For 12 year old Sophia Calderwood, the revolutionary war is personal. Forced to flee with her mother and father when the British attack and seize lower Manhattan, on her return, Sophia and her mother witness, first, the hanging of Nathan Hale by the British for being a spy and second, the burnt remains of part of their lower New York settlement. Fortunately, the Calderwood house, though ransacked, is still standing.
Sophia's father had thought it wise to remain at a friend's house in northern Manhattan, but he soon shows up at home with a gunshot in him arm. It is decided that he will remain sequestered at home for now, since he is a known patriot and needs to recover. As for Sophia's brother William, a soldier fighting under General Washington, there has been no news of him for a while.
On top of all this, with the British now in charge, the Calderwoods are forced to billet a soldier. Lieutenant John André, handsome, cultured and kind, arrives at their door and Sophia is immediately taken in by his attention and many charms.
"In short, having never met so well bred and civilized a man as John André, I was greatly flattered by the attention. Indeed, I was nothing less than enthralled." (pg 56)When Sophia lets slip to John André the her brother is a patriot, he lets her know that he will keep the information to himself, and that he will do whatever he can to help her family. So naturally, when Sophia discovers her brother seriously ill and starving in one of the British prisons known for their deplorable conditions, she is sure John André will help him.
The news that John André has been ordered to go to Staten Island immediately, prompts the Calderwoods to ask if he will help William. When Sophia confronts him about this, he tells her he cannot do anything, that his honor as a British officer is the most important thing in the world to him. But when Sophia reminds him that he had promised that, if needed, he would anything he could for her, he responds that a promise to a 12 year old is not like a pledge to a lady, and that she is not yet a lady.
Shaken to her core by this, Sophia vows to save William.
Fast forward to 1780, the war is still being fought. Sophia is now 15, working in a print shop to help her family out. There, because she can read, she is recruited as a spy for the Americans. Placed in the home of British General Clinton as a housemaid, she is asked to report any information she finds. But just as she discovers a plot of treasonous proportions involving an American general and her old friends John André, the person she reports to has disappeared for safety reasons.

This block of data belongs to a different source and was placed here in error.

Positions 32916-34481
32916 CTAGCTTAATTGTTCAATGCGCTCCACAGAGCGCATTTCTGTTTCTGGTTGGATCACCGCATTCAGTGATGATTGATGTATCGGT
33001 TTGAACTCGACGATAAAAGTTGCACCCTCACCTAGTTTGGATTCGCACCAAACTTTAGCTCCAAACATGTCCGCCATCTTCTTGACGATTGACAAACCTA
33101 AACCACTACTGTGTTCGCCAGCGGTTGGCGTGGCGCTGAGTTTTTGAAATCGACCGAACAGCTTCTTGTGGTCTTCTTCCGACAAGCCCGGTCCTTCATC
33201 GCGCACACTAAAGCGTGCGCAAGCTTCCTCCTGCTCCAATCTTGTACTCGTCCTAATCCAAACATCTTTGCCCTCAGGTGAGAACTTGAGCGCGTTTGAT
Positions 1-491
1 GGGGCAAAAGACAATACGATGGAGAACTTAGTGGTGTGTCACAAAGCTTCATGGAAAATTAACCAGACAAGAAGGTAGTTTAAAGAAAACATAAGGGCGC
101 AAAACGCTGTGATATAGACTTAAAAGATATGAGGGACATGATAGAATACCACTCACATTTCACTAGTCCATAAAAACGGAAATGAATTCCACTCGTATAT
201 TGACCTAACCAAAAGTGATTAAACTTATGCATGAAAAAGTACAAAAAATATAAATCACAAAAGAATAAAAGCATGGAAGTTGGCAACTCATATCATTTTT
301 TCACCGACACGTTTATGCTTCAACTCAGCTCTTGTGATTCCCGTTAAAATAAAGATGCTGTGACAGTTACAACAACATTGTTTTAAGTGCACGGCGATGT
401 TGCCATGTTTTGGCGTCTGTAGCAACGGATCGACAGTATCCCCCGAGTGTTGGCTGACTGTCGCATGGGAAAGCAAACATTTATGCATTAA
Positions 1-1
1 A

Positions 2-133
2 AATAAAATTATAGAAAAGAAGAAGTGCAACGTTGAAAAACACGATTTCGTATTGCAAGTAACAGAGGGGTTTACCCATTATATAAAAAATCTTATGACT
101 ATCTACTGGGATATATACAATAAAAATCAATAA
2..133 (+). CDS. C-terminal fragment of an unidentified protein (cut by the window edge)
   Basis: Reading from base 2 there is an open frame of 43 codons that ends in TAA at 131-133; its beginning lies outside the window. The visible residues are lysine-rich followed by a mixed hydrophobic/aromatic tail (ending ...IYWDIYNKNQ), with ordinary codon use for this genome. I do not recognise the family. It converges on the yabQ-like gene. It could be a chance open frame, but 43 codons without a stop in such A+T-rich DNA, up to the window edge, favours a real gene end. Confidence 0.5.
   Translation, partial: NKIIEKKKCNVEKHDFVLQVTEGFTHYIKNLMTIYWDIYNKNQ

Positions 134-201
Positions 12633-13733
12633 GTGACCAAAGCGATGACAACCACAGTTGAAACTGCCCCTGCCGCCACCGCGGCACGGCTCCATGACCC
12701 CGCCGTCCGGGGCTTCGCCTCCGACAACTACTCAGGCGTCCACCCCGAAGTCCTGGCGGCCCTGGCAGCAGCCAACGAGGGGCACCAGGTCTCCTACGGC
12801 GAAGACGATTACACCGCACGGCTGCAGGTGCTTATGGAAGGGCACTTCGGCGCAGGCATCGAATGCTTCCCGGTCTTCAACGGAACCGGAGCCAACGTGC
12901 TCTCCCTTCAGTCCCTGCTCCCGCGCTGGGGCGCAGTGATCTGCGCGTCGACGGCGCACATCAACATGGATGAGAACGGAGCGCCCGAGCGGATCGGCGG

What to do with all this information? Here is Sophia's opportunity to get revenge on John André for failing to help William by exposing the plot she has uncovered. Can a young 15 year old succeed against all odds and possibly change the tide of the war?
Sophia's War was an exciting book to read. Avi has taken a real event of the American Revolution that has many aspects to it that have never been explained and offers a cogent explanation. And why not? This is what historical fiction is all about. All the places and events, as well as most of the characters in Sophia's War are real and you will probably recognize them from history lessons. It is told in the voice of self-conscious narrator Sophia, who directly addresses her readers in several places, making it sound plausible, while at the same time reminding us she is a fiction.
I thought this was one of Avi's best novels and I have loved all of them. My one reservation about Sophia's War was the revenge aspect of her motivation. But, of course, in the end, there is much to learn from Sophia's motivations. Do read this novel is you enjoy good historical fiction.
This book is recommended for readers age 10+
This book was borrowed from Webster Branch of the NYPL
Simon & Schuster offer a reading guide for Sophia's War including Common Core Standards here.
This is book 1 of my 2013 American Revolution Reading Challenge hosted by War Through the Generations.
This is book 3 of my 2013 Historical Fiction Reading Challenge hosted by Historical Tapestry